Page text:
„A new Brazilian study has shown that thrombectomy in general is beneficial for patients from a low-income population group, who present with a large vessel occlusion stroke in a later time window and can be identified as suitable for treatment without the need for advanced and costly imaging. The RESILIENT-Extend study is the first large study of thrombectomy in the late time window (8-24 hours) conducted outside of first-world countries and shows that the procedure also has benefits in a population with lower socioeconomic status without the need for expensive imaging devices,“ said lead investigator Raul G. Nogueira, MD.
The study expands the treatment window for thrombectomy worldwide with simplified selection criteria based on contrast-free CT and may potentially alter current guidelines,“ said Nogueira
However, there were some caveats to consider; particularly the lack of benefit of thrombectomy in older patients (over 68 years), which Nogueira attributed to the specific population involved in this study. He suggested that the higher age in this low socioeconomic status population may be a proxy for frailty, and the study may have identified frailty as a factor correlated with reduced or no benefit of thrombectomy.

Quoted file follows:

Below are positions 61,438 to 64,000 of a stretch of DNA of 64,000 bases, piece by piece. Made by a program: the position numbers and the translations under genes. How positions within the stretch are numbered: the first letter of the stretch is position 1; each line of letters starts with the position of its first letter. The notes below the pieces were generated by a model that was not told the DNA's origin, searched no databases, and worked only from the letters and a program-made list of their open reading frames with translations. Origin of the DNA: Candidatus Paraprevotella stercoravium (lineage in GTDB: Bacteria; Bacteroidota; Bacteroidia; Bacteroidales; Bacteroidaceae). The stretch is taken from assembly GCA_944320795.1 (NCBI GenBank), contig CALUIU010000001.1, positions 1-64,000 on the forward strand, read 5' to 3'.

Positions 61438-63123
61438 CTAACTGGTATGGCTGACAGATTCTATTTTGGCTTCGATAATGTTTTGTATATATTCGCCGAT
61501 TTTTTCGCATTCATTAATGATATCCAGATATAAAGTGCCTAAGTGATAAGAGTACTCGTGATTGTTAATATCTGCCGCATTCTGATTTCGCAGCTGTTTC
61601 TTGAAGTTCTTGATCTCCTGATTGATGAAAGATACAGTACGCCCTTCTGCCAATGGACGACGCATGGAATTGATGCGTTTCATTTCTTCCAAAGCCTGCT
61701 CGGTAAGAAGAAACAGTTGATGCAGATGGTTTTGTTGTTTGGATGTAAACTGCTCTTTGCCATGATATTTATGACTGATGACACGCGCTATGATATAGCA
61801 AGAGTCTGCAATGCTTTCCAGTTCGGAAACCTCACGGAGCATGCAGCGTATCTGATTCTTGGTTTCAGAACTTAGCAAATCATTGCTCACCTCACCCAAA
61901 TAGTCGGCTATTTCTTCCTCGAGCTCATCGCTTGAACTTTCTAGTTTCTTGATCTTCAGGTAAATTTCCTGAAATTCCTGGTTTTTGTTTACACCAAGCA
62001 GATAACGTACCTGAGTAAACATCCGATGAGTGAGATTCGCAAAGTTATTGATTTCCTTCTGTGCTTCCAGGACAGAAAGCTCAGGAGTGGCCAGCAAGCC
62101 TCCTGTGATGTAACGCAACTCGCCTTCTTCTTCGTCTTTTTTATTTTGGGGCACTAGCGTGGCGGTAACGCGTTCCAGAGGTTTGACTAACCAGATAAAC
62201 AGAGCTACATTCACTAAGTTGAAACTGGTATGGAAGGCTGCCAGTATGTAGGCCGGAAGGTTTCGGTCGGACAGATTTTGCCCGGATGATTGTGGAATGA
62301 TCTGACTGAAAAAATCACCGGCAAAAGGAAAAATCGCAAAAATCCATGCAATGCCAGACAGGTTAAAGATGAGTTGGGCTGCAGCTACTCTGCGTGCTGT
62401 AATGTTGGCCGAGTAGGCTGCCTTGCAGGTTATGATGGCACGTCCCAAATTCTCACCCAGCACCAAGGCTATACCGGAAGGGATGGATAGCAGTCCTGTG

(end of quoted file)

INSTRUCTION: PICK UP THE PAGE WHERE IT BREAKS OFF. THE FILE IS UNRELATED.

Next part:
The RESILIENT-Extend study was conducted in the public health system in Brazil and included a different population group than other thrombectomy studies predominantly conducted in first-world countries. Nogueira mentioned that the public health system in Brazil is not well-equipped and tends to care for patients at a lower socioeconomic level, which differs fundamentally from average patients in first-world countries recruited for most other thrombectomy studies.